Esther Book Image

* * *
Esther had seen a river once before.
Early one morning Aaron had ordered Bessie
to the feed store in Independence

and, while she was at it, to pick up
a box of ten-penny nails.

Curled up in the front parlor,
Esther overheard them. Before
the rest of the family had yawned awake,

she had found her way in the dark
to the kerosene lamp, the chair
at the far end of the room, where
the encyclopedia sat neatly on its shelf.

Today she was deep into the M’s. In Mexico,
she learned, all the people are lazy
and sleep much of the day away.

whispered Esther, and imagined whole
villages asleep in their beds while the hens
got loose from the henhouse.

What’s the matter with the store in town?
Bessie demanded. Esther could hear
the turn in her mother’s voice.

Aaron did not reply. Esther knew
he’d be lighting his morning pipe. She
could hear him strike the match

on the iron stove, could hear
from down the long hall the flame
burst—could feel the heat even as she sat
as small as she could make herself.

Esther knew, too, what her father planned
while Mother Bessie was away, why
he was sending her to town.

She rose quickly, placed the volume
carefully between L and N, and hurried
up the front stairs to her attic room.

Through her dormered window she saw
Aaron head toward the wagon he’d hitched
and tied to the gate of the kitchen garden,

where Bessie now stood, arms stiff at her sides,
among paperwhites and narcissus
in early show along the privet hedge.

Esther dressed quickly, laced up
her boots, and descended the back stairway

as her father methodically checked the traces
and hames, tightened the horse’s girth.

When he turned to meet Bessie’s
dour face, Esther met his eyes instead
and seized the reins.

Where do you think you’re going, girl? Aaron snarled,
stepping back. But Esther had already mounted
the wagon, felt the mare’s delicate mouth

respond from the bit down the length of the leather.
Before Aaron could stop her she ordered the horse Ride!

She knew Independence was west, so drove
hard away from the rising sun
until she came to a wide river, wildness

she could not yet fathom, a ribbon
of copper green moving so swiftly behind
a stand of cottonwood that for an instant

it looked to the girl as if the trees were moving
while the river stood still.
                                                She wondered
where in the world all that water came from,

then turned the wagon around
and headed back home.

* * *
The land brooded with sad farms, barley
just taking hold that would not survive
the drought or the merciless wind,

and beyond the barley grew sorghum,
as far as the eye could see, and what land
did not support a crop suffered buffalo grass,

and prairie dogs the farmers called fury
weeds, busy with their miserable lives.

Esther could not have known while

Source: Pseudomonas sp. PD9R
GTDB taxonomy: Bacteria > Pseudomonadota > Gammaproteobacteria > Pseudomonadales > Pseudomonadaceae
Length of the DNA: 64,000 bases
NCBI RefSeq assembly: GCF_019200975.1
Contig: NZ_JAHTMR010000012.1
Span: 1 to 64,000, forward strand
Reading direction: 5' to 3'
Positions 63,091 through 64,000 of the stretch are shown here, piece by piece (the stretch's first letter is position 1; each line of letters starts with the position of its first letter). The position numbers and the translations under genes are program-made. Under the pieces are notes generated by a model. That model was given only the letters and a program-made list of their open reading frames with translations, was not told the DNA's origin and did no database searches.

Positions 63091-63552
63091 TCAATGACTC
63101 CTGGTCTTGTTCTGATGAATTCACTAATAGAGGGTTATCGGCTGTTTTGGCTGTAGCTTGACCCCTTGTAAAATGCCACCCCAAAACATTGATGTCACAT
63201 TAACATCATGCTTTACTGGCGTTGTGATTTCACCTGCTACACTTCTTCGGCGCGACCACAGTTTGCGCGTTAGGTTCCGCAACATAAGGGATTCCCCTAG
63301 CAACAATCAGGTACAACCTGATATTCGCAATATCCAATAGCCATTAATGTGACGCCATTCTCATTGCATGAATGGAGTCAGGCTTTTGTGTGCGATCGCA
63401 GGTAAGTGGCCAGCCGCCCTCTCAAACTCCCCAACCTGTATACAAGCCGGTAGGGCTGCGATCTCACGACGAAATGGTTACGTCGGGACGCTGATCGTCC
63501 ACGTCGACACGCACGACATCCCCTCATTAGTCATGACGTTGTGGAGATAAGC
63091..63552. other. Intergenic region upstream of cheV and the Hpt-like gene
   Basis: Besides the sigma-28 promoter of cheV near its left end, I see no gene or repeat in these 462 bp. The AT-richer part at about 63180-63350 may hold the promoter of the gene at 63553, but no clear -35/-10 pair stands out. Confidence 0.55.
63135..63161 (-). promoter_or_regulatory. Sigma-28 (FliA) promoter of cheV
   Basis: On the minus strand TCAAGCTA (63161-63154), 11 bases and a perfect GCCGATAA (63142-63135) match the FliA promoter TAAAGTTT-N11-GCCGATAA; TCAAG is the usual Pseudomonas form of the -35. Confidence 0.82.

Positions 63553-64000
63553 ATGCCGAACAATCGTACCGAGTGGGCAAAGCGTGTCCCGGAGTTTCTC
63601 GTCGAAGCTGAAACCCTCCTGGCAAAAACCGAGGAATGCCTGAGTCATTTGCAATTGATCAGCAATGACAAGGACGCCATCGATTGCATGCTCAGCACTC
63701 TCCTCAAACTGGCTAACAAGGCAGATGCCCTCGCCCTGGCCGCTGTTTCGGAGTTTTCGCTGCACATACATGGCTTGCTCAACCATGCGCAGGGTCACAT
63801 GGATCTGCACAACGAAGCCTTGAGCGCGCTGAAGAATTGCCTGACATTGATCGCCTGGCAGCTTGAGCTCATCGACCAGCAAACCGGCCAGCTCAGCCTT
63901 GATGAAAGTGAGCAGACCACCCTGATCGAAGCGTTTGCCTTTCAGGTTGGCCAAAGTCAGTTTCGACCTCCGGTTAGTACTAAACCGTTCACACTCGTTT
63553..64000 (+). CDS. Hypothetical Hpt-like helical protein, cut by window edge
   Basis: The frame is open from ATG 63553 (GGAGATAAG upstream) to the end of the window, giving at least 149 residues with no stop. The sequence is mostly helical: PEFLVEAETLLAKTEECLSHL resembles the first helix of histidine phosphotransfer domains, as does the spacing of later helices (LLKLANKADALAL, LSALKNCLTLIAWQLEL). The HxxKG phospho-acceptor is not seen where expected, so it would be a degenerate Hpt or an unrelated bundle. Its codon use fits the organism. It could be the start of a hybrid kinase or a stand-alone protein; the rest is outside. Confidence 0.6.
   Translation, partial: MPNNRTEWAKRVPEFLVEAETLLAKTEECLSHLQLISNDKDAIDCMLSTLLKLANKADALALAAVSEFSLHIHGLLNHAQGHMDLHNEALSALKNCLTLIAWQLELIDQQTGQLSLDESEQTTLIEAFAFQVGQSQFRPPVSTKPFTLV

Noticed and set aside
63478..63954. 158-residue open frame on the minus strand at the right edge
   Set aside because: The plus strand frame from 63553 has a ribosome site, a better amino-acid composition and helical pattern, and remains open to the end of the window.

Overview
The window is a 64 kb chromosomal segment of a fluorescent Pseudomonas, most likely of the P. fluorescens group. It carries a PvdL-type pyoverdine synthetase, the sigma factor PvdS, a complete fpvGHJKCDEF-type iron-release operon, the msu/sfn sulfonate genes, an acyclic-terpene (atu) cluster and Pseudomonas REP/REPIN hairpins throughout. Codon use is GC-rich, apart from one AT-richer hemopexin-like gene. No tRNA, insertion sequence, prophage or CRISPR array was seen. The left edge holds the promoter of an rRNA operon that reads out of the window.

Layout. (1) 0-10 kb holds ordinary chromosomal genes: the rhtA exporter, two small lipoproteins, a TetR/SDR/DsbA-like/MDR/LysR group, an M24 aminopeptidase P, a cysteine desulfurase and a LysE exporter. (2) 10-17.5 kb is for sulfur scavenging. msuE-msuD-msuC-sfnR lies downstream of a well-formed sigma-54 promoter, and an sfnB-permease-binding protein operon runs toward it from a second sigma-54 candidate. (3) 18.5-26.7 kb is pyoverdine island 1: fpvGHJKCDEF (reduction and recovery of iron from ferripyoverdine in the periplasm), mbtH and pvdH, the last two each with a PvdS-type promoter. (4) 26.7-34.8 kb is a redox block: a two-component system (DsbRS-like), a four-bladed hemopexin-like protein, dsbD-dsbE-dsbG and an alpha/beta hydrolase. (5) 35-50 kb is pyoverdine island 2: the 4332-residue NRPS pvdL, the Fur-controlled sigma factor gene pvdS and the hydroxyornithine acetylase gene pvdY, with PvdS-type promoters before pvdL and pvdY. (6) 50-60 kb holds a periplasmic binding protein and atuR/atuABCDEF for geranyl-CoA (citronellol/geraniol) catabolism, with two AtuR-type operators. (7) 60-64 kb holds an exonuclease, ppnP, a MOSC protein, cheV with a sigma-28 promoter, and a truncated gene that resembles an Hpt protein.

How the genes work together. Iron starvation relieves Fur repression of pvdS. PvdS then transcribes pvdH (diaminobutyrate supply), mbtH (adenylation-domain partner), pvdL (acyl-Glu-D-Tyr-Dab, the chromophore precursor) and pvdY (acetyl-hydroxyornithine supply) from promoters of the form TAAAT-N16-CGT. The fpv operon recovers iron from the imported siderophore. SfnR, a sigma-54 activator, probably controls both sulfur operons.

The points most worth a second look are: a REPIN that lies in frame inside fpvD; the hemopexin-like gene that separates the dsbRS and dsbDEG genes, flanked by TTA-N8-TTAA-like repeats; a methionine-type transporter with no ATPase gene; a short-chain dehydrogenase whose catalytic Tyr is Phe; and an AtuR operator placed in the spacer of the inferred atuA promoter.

she dozed—just one of many on this train
traveling in regimental discomfort, folks

who would die working the land
and be buried there—that beneath them,

the great continent of Pangaea was once
split by a vast inland sea, where
winged lizards and giant sharks

and turtles twice the size of an ox
held sway, and long-necked plesiosaurs

with great oar-like paddles prowled
alongside graceful, serpentine
predators forty-five feet, twenty tons—

where she now stirred and nearly
wakened from her dream of mountains,

trillions of miniscule organisms sank
to sea bottom, their delicate carcasses
forming the chalk hills and limestone

quarries and shale beds that shaped
this prairie—what this girl understood
as flat, unchanging, was in fact the slow

rumination of what had always been,
shifting without notice, the forcemeat
of time on all things.

* * *
Aaron had unfolded the map
and struggled to set it flat enough to read,
but the best he could do left two hills
where his knees bent under it.

Esther sat very still as she always did
if it fell to her to be nearest him
when he was vexed.

Here! We must be here! Aaron blurted
to no one in particular. Startled
out of her stillness, Esther followed

her father’s gaze to one of the hills
where his finger jabbed at a black dot
beside a thin blue line.

She had seen maps in the encyclopedia,
maps of Africa, of mountains in South America,
the whole British Empire. Never
had she seen a map of Kansas.

Where did we start, Father? Esther asked.
But Aaron was at it again, trying
to smooth the paper, and paid no attention.

So she leaned in and saw that he had circled
Montgomery County, where the farm sat
heavy on the land, where Bessie’s brooding

countenance brightened as she worked
in the kitchen garden, its precise rows
of potatoes, sugar beets to feed the hens.

Esther conjured the snap peas and kale
near the tidy bed of verbena, her mother
bending to harvest thyme and marjoram,
their lingering fragrance.

Then the girl looked up toward her attic room
and saw herself there at the window,
gazing out beyond the barn.

She was thinner than she’d imagined
herself to be, in that life, just days ago, but
she’d thought her mouth to be a grim slash
across her face.
    And it was.

The smell of fried chicken brought her back
to the train, to the family across the aisle

noisily opening their box lunches,
and to Aaron, still fingering the map.

Disquiet settled in her stomach.

Everywhere she had ever been in her life
was within the distance of the width

of her father’s hand.